Do you kiss your mother with that mouth?

Do You Kiss Your Mother With That Mouth?

You’ve probably been there. You are happily walking your dog in the dog park or along a sidewalk and he spies something interesting and hurries over to investigate. The next thing you know, you are witnessing your beloved dog, the cuddly buddy who gives you loving wet kisses on your face, joyfully scarfing down poop. Lovely. Some dogs are such poop aficionados they will follow other dogs around waiting for a fresh supply to emerge. Some dogs will eat their own poop, the cat’s poop from the litter box, and just about any other poop they can find.

The scientific term for poop-eating is coprophagia, and while it is very common in dogs, there is a lack of scientific study into the behaviour and very little consensus as to why it occurs. There are several good theories however. Mother dogs stimulate their pups to poop by licking their butts and then consume the waste in order to keep the litter’s bed clean. While this is normal and desirable behaviour, it may lead some puppies to copy the mother’s behaviour and then keep the poop-eating habit into adulthood. Other theories suggest a poop-eating dog may have a vitamin or mineral deficiency that is driving the behaviour, or that the dog is simply not getting enough protein in his diet. Another good theory is the scavenger theory. It is well known that dogs evolved as scavengers and that this included eating the poop of lots of other species in the animal kingdom. As revolting as the idea is to us, poop can have a lot of nutritional value to a scavenging animal and it made up a large part of the dog diet for many thousands of years. It could be that, even when provided with adequate amounts of proper food, the scavenger drive is still too strong in some dogs to overcome the urge to eat found poop.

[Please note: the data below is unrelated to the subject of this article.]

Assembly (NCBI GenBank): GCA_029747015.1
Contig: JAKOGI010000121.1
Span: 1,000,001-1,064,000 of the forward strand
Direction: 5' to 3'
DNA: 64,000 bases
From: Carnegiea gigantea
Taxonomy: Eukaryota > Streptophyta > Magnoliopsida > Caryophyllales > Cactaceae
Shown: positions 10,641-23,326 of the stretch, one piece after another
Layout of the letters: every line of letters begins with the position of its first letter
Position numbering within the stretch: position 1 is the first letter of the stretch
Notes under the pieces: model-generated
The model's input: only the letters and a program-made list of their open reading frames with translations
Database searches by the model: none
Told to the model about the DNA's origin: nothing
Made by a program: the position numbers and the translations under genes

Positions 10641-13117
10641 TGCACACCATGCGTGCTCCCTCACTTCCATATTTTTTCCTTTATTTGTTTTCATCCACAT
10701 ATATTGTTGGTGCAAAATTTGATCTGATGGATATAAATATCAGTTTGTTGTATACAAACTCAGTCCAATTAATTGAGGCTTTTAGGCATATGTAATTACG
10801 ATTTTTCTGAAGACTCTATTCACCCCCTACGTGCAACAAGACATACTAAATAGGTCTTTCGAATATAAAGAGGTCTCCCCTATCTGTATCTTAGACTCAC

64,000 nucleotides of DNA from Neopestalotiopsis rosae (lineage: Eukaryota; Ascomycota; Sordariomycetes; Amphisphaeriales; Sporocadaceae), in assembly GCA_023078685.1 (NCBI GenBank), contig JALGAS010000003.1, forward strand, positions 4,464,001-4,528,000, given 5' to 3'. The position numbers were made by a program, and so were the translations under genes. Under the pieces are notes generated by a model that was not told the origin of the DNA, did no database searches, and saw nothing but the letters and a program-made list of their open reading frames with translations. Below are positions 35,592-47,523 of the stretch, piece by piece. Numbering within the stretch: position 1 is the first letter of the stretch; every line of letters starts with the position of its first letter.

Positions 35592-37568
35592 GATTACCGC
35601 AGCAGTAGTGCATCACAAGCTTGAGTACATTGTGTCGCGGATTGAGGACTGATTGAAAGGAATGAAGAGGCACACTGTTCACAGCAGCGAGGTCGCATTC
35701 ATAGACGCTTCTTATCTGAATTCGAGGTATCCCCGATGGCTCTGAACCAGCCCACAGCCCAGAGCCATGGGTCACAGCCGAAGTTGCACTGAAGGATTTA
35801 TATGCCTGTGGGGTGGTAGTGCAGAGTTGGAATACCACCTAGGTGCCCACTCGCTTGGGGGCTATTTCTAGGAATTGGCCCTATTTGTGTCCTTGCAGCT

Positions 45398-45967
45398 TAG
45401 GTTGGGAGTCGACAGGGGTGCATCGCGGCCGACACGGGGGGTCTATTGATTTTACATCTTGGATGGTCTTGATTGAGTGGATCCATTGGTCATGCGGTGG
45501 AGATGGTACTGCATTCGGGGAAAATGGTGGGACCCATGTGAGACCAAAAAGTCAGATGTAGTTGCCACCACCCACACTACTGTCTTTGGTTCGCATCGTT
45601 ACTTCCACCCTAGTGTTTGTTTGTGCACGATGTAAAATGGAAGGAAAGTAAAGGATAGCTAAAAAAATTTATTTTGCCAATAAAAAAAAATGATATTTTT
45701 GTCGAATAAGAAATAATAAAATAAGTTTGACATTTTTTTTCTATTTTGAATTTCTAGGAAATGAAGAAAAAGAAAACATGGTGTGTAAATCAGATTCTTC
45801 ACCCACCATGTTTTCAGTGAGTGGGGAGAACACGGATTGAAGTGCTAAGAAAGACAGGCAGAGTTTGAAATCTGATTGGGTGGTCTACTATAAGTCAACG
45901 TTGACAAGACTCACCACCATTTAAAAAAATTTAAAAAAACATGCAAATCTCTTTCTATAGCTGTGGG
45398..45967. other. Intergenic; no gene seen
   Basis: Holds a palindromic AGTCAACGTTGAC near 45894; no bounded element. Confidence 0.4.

While there is no consensus as to whether or not eating poop is actually unhealthy for dogs – some say no, others say yes – it can be unhealthy for the humans they live with (remember those loving kisses?) Yuck! So if you are one of the many lucky dog owners whose dog likes to eat poop, you may want to first get your pet checked by a vet to see if there an underlying medical reason, such as a vitamin or protein deficiency. Other than that, you will have to do some work to prevent the behaviour. Prevention is the key word here. The best way to do this is to train your dog to have excellent recall and “leave it!” skills. If you don’t, there is no way to stop your dog from gobbling poop unless you get to it before he does. Also, keep your yard clean of poop. If you have a cat, make sure its litter box is inaccessible to your dog. You probably don’t leave your cat’s food bowl on the floor, so don’t leave the litter box on the floor either. Too tempting!

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